Marines order stand-down of F/A-18s following crashes

An F/A-18D Hornet from Marine All-Weather Fighter Attack Squadron 533 conducts air operations and maritime surface warfare training with the guided-missile cruiser USS Monterey.


By TARA COPP | STARS AND STRIPES Published: August 4, 2016

WASHINGTON — The Marines have ordered a stand-down of all nondeployed jets following a string of crashes that calls into question whether their pilots are at greater risk because of less training and available aircraft.

The stand-down will provide “an operational pause for all [Marine Air Wings] not including deployed units,” said Capt. Sarah Burns, a spokesman for the Marines.

The pause will last one day and will be taken in the next seven days, Burns said. It will allow units to “discuss best practices and to look at ways to continue to improve,” she said.

The stand-down was ordered after another Marine F/A-18C jet crashed Tuesday near Naval Air Station Fallon in Nevada. The Navy pilot ejected prior to the crash and was transported to a nearby hospital, where he was released with only minor injuries, the Navy reported. The name of the pilot, who was assigned to the Naval Aviation Warfighting Development Center, has not been released.

The crash was the second in a week involving an F/A-18C aircraft belonging to Marine Fighter Attack Squadron 232, which is based at Marine Corps Air Station Miramar in California.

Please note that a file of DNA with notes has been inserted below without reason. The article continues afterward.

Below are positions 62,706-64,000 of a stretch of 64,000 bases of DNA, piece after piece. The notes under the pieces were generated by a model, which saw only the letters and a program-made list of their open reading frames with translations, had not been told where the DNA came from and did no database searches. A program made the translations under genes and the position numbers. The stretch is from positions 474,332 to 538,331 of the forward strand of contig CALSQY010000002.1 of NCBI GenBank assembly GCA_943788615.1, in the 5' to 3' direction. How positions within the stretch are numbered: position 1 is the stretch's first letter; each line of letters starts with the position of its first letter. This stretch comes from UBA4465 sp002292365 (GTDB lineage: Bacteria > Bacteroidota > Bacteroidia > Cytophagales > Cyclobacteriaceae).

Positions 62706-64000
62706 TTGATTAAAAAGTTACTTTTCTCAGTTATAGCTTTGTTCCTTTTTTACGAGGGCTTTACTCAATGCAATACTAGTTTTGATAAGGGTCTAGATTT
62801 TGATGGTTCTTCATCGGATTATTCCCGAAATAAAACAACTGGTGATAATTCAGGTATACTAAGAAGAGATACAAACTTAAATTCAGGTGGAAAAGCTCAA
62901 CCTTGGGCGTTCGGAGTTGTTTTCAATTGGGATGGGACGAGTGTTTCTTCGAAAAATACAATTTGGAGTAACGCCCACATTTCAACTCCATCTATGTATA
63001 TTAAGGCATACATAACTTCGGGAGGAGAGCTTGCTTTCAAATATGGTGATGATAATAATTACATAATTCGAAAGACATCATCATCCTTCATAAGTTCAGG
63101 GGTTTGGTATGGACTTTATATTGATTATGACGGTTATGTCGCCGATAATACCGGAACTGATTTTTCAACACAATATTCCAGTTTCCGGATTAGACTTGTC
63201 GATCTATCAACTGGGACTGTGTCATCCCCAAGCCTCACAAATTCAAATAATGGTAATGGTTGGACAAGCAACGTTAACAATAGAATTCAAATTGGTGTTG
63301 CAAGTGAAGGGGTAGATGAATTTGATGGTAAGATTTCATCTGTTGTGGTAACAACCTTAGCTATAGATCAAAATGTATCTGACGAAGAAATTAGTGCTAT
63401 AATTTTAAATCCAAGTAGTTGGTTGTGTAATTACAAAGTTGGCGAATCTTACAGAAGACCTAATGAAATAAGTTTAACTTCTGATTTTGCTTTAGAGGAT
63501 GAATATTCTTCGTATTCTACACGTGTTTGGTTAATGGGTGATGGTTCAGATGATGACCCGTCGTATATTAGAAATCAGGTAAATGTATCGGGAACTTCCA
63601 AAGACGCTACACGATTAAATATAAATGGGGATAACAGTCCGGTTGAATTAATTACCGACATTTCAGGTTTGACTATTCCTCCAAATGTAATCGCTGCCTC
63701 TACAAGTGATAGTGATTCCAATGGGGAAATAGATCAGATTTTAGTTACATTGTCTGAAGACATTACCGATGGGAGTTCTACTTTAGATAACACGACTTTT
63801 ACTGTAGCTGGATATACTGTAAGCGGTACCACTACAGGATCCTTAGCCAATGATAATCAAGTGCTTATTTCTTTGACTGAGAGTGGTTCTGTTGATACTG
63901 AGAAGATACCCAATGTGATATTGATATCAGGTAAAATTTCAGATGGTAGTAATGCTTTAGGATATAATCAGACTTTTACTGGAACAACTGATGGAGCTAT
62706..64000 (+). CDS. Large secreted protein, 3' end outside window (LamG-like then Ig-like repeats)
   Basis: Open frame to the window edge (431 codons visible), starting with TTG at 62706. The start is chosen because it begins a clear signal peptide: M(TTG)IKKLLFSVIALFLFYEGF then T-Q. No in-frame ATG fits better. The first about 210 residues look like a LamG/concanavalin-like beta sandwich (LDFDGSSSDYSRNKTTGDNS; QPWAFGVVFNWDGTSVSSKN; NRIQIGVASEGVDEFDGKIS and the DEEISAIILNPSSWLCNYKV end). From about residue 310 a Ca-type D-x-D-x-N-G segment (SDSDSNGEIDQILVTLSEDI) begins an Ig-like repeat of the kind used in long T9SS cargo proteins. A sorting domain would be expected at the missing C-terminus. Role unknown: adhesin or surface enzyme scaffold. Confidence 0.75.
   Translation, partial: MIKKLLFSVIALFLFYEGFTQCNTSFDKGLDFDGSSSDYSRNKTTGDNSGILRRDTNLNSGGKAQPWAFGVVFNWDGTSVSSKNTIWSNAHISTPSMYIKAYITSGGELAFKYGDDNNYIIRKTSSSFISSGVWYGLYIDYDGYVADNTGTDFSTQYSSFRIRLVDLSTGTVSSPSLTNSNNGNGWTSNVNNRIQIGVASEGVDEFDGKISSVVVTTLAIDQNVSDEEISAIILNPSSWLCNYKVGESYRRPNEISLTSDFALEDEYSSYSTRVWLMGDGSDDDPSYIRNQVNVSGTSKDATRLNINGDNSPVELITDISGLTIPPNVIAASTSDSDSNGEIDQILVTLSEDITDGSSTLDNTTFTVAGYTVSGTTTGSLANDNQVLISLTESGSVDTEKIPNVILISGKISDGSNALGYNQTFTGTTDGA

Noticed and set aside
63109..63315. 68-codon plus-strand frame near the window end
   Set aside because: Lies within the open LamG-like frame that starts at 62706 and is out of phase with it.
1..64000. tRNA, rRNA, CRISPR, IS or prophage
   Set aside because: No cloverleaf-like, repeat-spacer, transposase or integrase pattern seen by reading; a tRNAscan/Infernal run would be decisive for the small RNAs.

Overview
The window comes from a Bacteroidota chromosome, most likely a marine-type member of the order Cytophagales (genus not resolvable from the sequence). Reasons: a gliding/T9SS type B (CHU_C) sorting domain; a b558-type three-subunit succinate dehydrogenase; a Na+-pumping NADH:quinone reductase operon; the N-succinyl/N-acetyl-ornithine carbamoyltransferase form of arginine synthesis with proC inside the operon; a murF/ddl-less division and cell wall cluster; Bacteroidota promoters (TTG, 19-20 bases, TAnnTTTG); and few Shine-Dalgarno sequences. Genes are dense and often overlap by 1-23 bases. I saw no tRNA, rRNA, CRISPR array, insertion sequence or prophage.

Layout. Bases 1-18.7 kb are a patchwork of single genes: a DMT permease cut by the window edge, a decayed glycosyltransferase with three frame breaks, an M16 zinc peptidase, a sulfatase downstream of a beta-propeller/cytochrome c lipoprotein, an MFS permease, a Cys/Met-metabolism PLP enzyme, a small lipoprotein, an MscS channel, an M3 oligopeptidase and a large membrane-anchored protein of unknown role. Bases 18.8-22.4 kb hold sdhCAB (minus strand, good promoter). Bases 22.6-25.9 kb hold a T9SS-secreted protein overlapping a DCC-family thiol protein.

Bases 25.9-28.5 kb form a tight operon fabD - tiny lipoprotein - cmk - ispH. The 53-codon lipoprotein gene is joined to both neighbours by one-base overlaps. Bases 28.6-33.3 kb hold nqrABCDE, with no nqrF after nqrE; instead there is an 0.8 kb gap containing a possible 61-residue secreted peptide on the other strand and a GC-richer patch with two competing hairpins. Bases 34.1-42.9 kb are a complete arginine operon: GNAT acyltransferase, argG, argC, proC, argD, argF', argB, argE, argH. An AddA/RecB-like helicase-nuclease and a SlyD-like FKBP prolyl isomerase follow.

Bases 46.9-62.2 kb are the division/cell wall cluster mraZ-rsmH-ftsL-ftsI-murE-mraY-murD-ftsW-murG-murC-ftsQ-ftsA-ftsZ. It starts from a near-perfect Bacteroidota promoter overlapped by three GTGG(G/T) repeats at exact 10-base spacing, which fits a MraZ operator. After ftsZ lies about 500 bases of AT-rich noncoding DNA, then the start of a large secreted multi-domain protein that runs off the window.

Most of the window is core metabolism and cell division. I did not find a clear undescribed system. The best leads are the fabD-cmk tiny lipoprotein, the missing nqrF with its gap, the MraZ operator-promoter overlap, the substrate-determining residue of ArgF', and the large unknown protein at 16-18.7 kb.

On July 28, Marine Corps pilot Maj. Richard Norton was killed when the F/A-18C fighter jet that he was flying crashed near Twentynine Palms in California during night-time training.

In June, a fatal crash of a Hornet during a Blue Angels practice flight killed Marine Capt. Jeff Kuss and two upgraded Super Hornet variants of the F/A-18 collided in May during a training mission off the coast of North Carolina.

In all, five F/A-18s have been lost and two pilots killed in four crashes since May. The string of crashes has called into question whether the service is taking too much risk in worn aircraft and nondeployed pilots who are only flight training about 10 hours each month. Pilots are supposed to train in aircraft at least 16 hours monthly.

The crashes and 15 years of war have taken a toll on the Marines’ aircraft.

The service has 85 F/A-18s available now for training, but it requires 171, Burns said. The Marines are struggling with all their aircraft, including the MV-22 Osprey and the CH-53E Super Stallion. They have 438 combat-ready aircraft in the service, Burns said, but require 1,065 to conduct all their operations around the globe.

The lack of available aircraft has meant that nondeployed pilots have less access to flight training. Deployed or deploying pilots receive priority in using aircraft ready to fly.

Aviation experts have said the lack of flight time that allows a nondeployed pilot to stay proficient on basic handling and maneuvering of the jets makes combat training, such as exercises conducted at Fallon, very risky.

Retired Navy Cmdr. Chris Harmer, now an analyst for the Institute for the Study of War who watches the issues of Navy and Marine aviation readiness closely, said the limited hours of training and lack of available aircraft are becoming a significant security challenge.

“During the entire history of the F/A-18 program, there’s never been a time that mission capable rates are lower than they are now,” he said, referring to statistics that show how many squadrons are available for missions.

Twitter: @TaraCopp


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